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NBP bidder McCourt set to sell Enet shares


David McCourt, chief executive, Granahan McCourt. Photo: Adrian Weckler

David McCourt, chief executive, Granahan McCourt. Photo: Adrian Weckler

David McCourt, chief executive, Granahan McCourt. Photo: Adrian Weckler

The Irish-American businessman David McCourt, who is the lead figure in the sole remaining bidder for the €1bn National Broadband Plan project, is to sell his shares in the consortium telecoms firm Enet.

The move is being done, he says, to "focus energy entirely" on the State-backed rural broadband rollout scheme through his company Granahan McCourt.

McCourt has also dismissed the controversy over meeting Communications Minister Denis Naughten, saying that as a major telecoms investor in Ireland over the years, he would have been "p****d off" if Naughten had declined to meet him.

And he described as "totally misleading" claims by critics of the National Broadband Plan procurement process that the businessman Denis O'Brien is now "part of the consortium".

McCourt's Enet shares are set to be sold to the Irish Infrastructure Fund, an investment vehicle that is backed by the state's Ireland Strategic Investment Fund. McCourt said that the move does not signal any retreat from the National Broadband Plan for him or for Enet.

"I want to focus all my time on national broadband," he said. "It doesn't make much sense to be a minority shareholder in Enet.

“It has no consequences for Enet’s participation in the National Broadband Plan (NBP), which is designed around the metropolitan area networks that Enet manages.”

McCourt said that the reason he invited Naughten and his officials to the July dinner in New York was to reassure them that a series of concerns that had arisen regarding the bid tender had been resolved.

“The dinner was prompted by me,” he said. “The minister’s department had brought up some concerns and wanted them resolved, saying that if they weren’t we were at risk.

“All I wanted to do was to make sure they knew that those issues were being resolved. If I couldn’t have got hold of the minister I would have called the Taoiseach to say that I understand the seriousness. It was important.”

According to minutes of the conversation between Naughten’s party and McCourt released by the Government, department officials were pressing for “a permanent, Irish-based, leadership position” within the consortium, a need for “streamlined decision-making processes” and the need for any changes within the consortium to be avoided “or, if necessary, to be kept to a minimum”. The officials also pressed for “the need for the necessary financing to be in place” by August 15.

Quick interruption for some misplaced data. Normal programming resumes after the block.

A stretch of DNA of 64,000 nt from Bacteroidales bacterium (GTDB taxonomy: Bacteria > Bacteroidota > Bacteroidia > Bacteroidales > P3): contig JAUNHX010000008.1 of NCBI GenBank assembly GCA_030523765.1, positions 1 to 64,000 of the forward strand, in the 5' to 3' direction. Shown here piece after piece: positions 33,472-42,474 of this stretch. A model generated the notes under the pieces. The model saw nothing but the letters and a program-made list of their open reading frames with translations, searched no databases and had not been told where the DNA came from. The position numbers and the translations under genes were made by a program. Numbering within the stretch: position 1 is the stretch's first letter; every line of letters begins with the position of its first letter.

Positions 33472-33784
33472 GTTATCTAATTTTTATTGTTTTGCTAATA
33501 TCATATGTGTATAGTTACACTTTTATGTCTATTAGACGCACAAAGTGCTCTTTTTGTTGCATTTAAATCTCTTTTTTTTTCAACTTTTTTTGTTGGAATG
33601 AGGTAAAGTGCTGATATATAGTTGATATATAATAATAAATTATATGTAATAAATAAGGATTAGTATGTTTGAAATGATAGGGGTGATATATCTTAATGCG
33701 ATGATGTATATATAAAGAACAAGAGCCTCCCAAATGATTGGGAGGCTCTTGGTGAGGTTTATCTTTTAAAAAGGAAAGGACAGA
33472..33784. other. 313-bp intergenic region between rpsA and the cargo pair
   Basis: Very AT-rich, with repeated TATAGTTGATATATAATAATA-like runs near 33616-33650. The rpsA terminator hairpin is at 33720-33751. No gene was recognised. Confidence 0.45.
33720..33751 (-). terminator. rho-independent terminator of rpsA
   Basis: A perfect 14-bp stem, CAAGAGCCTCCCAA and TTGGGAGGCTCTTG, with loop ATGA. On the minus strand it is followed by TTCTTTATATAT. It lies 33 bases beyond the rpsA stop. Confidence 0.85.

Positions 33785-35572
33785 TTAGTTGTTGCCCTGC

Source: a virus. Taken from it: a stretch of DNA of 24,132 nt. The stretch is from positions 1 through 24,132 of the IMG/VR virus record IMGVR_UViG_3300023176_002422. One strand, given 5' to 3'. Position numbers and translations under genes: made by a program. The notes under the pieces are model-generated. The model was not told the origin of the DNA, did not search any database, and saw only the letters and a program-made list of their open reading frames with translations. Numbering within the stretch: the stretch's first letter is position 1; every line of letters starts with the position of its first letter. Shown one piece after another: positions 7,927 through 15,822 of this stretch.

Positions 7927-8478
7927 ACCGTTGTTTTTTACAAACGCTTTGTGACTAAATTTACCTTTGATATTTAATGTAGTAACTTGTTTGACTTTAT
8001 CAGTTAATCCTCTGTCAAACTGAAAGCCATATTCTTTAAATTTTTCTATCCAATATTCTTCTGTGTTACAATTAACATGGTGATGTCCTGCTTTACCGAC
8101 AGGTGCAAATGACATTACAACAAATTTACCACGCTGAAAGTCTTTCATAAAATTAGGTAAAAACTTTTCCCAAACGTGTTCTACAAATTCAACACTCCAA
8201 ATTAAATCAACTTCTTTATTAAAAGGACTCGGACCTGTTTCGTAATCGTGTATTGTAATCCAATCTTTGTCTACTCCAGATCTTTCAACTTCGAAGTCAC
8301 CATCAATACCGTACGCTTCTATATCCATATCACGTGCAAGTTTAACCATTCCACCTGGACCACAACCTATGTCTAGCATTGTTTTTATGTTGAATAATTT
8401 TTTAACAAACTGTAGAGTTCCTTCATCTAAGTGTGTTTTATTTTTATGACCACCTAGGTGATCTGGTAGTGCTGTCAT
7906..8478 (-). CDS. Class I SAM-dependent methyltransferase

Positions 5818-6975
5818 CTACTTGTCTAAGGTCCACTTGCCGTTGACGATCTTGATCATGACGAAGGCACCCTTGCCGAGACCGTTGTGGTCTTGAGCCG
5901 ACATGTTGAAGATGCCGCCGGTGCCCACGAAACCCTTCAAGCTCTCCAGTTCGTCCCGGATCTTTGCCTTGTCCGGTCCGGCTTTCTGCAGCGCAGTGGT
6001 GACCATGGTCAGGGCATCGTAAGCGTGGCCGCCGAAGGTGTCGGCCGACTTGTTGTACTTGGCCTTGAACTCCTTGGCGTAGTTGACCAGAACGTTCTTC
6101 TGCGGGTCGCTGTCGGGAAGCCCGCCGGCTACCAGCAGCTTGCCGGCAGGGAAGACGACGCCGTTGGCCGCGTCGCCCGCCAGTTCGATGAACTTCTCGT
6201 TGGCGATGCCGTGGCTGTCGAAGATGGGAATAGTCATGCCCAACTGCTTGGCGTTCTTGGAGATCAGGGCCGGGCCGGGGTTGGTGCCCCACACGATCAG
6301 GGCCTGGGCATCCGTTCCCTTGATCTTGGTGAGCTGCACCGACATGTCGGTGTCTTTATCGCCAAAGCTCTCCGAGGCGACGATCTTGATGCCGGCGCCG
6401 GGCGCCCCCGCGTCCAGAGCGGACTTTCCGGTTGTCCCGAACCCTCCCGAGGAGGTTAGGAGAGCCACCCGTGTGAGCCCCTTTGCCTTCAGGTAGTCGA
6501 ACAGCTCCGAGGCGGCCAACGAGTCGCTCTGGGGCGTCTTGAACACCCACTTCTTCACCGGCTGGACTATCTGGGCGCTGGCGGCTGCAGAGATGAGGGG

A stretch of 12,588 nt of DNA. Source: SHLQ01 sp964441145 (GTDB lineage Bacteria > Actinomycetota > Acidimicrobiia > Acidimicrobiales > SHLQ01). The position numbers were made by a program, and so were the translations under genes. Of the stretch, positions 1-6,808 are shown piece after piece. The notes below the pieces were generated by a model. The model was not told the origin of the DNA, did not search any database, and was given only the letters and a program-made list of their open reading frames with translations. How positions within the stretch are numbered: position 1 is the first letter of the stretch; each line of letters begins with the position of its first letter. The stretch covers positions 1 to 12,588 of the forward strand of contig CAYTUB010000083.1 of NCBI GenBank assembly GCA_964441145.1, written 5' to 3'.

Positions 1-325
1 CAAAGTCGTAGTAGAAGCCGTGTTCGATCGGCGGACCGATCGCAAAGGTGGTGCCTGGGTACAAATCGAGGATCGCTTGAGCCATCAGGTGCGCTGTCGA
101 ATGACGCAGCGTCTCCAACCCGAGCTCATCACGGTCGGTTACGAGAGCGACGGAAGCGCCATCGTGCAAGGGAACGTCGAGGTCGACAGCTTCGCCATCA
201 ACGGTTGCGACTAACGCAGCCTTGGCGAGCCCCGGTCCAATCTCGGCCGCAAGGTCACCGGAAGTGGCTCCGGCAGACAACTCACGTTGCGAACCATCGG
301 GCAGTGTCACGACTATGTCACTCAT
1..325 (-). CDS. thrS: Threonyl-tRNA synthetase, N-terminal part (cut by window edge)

All of these issues, McCourt said, have been met.

Details of the financing behind the consortium bid are still unclear, but the Sunday Independent understands that they will involve McCourt’s long-time business associate, Berkshire Hathaway board member Walter Scott.

“I think it’s wrong to make something out of it politically when I was doing my job, as was the minister,” said McCourt.

“I wanted them to know I was taking matters seriously. I would also have been a bit p****d off if the minister refused to meet someone spending €100m in telecoms in Ireland.”

McCourt also sought to downplay the involvement of businessman Denis O’Brien in the NBP process. O’Brien’s infrastructure engineering firm, Actavo, is to be a key contractor to the rollout bid. Actavo, formerly known as Siteserv, became caught up in the water charges controversy having been contracted by Irish Water to install water meters.

McCourt said that he had “absolutely not” spoken to O’Brien about the rural broadband contract or consulted with him about the bid.

“I’m telling you now that Denis O’Brien is not part of the consortium,” he said.

“It’s very misleading for people who want to score points to suggest he is. He owns one of about 40 sub-contractors we’re using, yes. But that’s like owning the company that looks after the windows or the doors.

“There are only two telecoms infrastructure firms in Ireland with the capacity and ability to build out a network of this scale and we’re using both of them, as well as a third infrastructure company we’re bringing in from the UK. We’ve had an incredibly rigorous tendering process. It has nothing to do with Denis O’Brien.”

The NBP aims to provide high-speed broadband to 540,000 rural homes and businesses

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